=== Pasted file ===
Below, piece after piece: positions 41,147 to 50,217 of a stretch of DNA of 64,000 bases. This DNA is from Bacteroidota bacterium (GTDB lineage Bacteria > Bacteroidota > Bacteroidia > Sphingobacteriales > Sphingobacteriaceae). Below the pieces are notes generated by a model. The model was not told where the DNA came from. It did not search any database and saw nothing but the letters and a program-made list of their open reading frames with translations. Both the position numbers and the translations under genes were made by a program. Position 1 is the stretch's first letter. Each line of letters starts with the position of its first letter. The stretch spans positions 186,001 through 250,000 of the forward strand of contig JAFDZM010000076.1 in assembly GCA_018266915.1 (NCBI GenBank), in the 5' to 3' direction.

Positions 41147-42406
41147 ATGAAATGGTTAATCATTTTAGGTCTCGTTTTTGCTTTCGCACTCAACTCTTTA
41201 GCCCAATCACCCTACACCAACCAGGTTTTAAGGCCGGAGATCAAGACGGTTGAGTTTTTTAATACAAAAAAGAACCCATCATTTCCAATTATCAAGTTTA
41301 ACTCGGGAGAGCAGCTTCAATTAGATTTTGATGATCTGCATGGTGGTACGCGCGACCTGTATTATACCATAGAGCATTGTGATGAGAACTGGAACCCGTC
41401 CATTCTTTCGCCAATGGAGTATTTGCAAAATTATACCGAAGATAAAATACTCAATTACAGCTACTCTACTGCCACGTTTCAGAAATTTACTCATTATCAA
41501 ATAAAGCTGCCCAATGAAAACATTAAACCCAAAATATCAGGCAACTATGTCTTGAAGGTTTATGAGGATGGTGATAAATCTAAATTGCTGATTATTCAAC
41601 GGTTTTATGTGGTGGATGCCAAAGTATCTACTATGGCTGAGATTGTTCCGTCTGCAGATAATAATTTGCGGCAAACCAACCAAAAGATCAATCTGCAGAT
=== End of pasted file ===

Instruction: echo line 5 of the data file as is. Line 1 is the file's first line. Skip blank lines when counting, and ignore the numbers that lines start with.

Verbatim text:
41301 ACTCGGGAGAGCAGCTTCAATTAGATTTTGATGATCTGCATGGTGGTACGCGCGACCTGTATTATACCATAGAGCATTGTGATGAGAACTGGAACCCGTC